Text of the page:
Apache Spark Streaming is an extension of the core Apache Spark API, a distributed general-purpose cluster computing framework that natively supports both batch and streaming workloads. Spark Streaming serves as the entry point for live streaming data, and allows data engineers and data scientists to process real-time data from sources including, but not limited to Kafka, Kinesis, Flume and web APIs such as Twitter. Processed data from these sources can be delivered to file systems, databases, live dashboards or other destinations.
How does Spark Streaming handle these various sources, and deliver to its targets? The key abstraction used by Spark Streaming is called a Discretized Stream, or DStream, which in turn is built upon Spark’s key abstraction, RDDs, or resilient distributed datasets. The DStream represents a continuous stream of data, either the input stream from a designated source, or the processed stream generated by transforming the source stream. Each RDD in a DStream contains data from a certain interval. Internally, the flow is as follows:
The underlying RDD functionality ensures that Spark Streaming seamlessly integrates with other Spark components such as MLlib (Spark’s Machine Learning Library) and Spark SQL. The key advantage of this is that a single framework can be used to satisfy advanced processing needs.
Kafka is a message queue that is used to move one or more streams of data from producers – mobile apps, remote servers, web services, etc. – to consumers such as databases or apps. Kafka is not an ETL tool or a database and has limited capabilities when it comes to data transformation. It i\ typically used to read a stream of data and write it to target with little or no changes.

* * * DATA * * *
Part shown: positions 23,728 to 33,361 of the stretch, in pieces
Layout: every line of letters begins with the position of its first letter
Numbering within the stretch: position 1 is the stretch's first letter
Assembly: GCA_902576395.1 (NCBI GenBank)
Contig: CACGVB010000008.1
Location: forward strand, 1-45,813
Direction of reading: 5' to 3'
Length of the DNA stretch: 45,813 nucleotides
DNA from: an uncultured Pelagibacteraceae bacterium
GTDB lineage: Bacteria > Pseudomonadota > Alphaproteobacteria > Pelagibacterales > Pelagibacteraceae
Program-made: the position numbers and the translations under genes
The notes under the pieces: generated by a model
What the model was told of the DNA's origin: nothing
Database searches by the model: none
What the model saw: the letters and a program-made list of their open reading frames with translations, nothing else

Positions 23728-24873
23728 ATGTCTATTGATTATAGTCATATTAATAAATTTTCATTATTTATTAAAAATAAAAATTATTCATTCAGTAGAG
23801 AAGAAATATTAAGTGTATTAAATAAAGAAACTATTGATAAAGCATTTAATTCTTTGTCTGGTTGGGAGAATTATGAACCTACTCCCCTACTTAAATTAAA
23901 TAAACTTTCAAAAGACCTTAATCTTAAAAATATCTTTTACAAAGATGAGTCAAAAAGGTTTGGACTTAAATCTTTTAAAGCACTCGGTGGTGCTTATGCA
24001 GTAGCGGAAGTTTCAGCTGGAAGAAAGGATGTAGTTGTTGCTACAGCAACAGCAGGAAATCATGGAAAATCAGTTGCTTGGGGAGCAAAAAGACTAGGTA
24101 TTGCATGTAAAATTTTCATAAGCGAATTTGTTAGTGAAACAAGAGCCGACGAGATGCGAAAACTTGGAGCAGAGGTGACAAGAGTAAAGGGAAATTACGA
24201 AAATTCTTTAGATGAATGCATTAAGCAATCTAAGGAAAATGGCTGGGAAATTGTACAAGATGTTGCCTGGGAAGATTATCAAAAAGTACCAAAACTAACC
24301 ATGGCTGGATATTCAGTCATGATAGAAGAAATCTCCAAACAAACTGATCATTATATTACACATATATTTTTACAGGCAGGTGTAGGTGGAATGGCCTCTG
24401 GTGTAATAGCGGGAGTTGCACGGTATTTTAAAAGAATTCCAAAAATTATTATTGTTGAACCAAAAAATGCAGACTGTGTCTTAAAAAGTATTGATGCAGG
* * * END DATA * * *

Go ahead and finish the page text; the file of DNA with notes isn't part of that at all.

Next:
Spark Streaming, on the other hand, is primarily a streaming ETL framework – used to transform and operationalize data after it has already landed in storage. So while both of these tools are part of a streaming data toolkit, they are typically utilized in separate parts of the value chain. In fact, they can be used together, with Kafka as one of many potential sources of streaming data.
Spark Structured Streaming is part of the Spark 2.0 release, and holds many similarities to Spark Streaming. There are some key differences though. Spark Streaming is based on the core elements of Spark, and while DStreams offers some optimization, the fundamental reliance on the base RDD abstraction means that it is not keyed to any particular workload. In a complex environment with multiple sources and outputs, Spark Streaming can be a better option, simply because of a greater degree of flexibility, while maintaining the advantage of being able to leverage the Spark topology.
“Data can be ingested from many sources like Kafka, Kinesis, or TCP sockets, and can be processed using complex algorithms expressed with high-level functions like ‘map’, ‘reduce’, ‘join’ and ‘window’.” – Spark Streaming Programming Guide